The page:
When Fido or Mittens is assaulted by fleas, it's easy to run to the pet store and grab the first anti-flea treatment you can find. However, many commercial pest solutions are pumped so full of chemicals that they may do more harm than good. Why not try putting nature to work against nature instead? Here are some natural, healthy ways to eliminate or prevent pet pests.
To get rid of fleas, try sprinkling diatomaceous earth on your pet's coat, bedding, and even the floors of your home. Diatomaceous earth, a natural rock dust consisting of fossilized algae, contains microscopic particles that are sharp enough to penetrate a flea's exoskeleton and dehydrate it until it dies. The product is widely available at lawn-and-garden centers. As a preventive measure, try sprinkling your pet's coat with brewer's yeast. It's disagreeable to fleas and harmless if your pet licks it off.
Many of the same tricks that work with fleas can be used against ticks, since both pests feed on your pet's blood. For example, adding a little apple-cider vinegar to your pet's water helps make the animal less appealing to the unpleasant arachnids from the inside out. You can also try making an anti-tick citrus solution by placing a sliced lemon in boiling water and letting it steep overnight. Use a spray bottle to apply the solution to your pet's body. Be sure to spray in problem areas—behind your pet's ears, around the head, at the base of the tail, and in the armpits.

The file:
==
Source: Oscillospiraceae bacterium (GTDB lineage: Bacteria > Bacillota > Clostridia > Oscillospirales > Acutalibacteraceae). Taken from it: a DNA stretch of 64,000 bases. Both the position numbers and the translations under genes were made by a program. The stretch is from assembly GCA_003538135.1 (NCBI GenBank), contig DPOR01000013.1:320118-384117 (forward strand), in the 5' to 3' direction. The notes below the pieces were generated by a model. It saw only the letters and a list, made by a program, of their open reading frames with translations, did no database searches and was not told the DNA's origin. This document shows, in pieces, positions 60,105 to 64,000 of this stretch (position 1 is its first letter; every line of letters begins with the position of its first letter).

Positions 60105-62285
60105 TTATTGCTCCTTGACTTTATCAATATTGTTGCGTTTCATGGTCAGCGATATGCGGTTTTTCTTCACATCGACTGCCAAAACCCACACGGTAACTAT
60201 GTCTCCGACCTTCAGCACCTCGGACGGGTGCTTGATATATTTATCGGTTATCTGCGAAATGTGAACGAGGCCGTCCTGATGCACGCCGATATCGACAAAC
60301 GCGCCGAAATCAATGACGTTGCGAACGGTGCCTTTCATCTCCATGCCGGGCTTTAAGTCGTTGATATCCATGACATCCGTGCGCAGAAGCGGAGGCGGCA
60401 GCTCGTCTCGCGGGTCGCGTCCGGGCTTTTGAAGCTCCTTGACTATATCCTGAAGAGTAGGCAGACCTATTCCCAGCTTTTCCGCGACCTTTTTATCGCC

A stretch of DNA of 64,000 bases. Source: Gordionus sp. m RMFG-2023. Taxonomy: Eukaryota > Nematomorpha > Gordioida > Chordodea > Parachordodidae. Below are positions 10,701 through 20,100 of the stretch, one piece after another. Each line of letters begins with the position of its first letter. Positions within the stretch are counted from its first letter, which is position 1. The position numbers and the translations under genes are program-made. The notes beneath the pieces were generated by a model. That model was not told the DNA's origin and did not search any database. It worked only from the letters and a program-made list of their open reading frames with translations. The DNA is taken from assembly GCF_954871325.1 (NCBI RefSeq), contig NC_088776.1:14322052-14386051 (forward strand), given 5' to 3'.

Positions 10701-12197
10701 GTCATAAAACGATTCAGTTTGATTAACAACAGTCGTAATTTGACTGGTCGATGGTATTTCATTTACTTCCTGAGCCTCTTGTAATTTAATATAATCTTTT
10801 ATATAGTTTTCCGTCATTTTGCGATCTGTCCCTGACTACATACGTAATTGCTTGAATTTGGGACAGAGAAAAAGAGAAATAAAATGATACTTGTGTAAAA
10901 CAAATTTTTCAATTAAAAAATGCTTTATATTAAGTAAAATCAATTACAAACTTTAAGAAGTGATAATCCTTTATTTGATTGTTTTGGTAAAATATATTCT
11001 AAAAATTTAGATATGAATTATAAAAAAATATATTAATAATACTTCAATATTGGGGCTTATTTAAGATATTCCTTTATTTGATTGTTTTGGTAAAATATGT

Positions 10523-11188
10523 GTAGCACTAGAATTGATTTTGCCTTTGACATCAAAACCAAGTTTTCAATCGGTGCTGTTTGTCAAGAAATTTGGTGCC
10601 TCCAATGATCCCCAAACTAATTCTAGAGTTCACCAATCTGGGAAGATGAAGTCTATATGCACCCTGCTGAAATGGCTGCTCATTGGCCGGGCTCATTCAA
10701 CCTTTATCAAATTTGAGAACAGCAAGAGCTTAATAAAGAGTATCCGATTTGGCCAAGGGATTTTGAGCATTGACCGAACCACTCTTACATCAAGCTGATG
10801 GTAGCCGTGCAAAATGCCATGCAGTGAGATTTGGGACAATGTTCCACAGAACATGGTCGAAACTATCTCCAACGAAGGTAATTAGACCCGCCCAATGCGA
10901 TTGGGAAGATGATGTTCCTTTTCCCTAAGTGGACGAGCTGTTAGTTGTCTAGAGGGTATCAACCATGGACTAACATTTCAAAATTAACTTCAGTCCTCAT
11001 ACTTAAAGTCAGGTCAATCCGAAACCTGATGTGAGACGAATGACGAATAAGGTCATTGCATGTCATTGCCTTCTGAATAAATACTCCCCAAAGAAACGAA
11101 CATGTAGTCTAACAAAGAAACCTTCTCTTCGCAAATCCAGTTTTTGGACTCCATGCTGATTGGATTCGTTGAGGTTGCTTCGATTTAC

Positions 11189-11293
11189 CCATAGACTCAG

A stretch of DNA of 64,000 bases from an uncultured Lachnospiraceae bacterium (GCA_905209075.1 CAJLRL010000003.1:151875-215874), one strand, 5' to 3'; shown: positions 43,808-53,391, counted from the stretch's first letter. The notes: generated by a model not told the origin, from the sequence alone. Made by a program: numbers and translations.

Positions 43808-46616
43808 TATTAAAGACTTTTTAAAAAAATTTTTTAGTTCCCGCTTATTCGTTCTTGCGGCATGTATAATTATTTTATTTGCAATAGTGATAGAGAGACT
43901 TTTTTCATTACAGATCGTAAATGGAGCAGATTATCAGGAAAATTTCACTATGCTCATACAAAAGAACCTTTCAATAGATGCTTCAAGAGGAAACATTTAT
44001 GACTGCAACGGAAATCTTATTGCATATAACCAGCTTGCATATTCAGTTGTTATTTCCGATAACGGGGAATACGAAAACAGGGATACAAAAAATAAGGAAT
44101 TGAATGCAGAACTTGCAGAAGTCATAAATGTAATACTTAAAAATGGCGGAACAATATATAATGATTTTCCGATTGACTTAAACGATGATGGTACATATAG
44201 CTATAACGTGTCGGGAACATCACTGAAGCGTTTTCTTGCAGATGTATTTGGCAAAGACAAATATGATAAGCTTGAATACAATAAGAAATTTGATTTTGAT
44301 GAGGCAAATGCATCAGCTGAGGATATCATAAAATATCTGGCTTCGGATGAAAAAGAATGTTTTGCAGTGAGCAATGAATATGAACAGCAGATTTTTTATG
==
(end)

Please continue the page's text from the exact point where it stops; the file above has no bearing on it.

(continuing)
Mosquitoes pose a two-part problem: their bites not only leave an unpleasant itch but can also infect your pet with heartworm. Though you should keep your pet on a regular regimen of heartworm medication as prescribed by your vet, some additional topical solutions can help. For example, the vapors from Vicks VapoRub, when applied to your pet's coat, tend to keep mosquitoes at bay. There are also cedar oil sprays and shampoos sold in pet stores that function as natural insect repellents. Just be sure to use only the varieties designed for use on pets. Cedar insecticides intended for garden or outdoor use can be hazardous to your pet's health.
Until next time,
The Home Know-It-All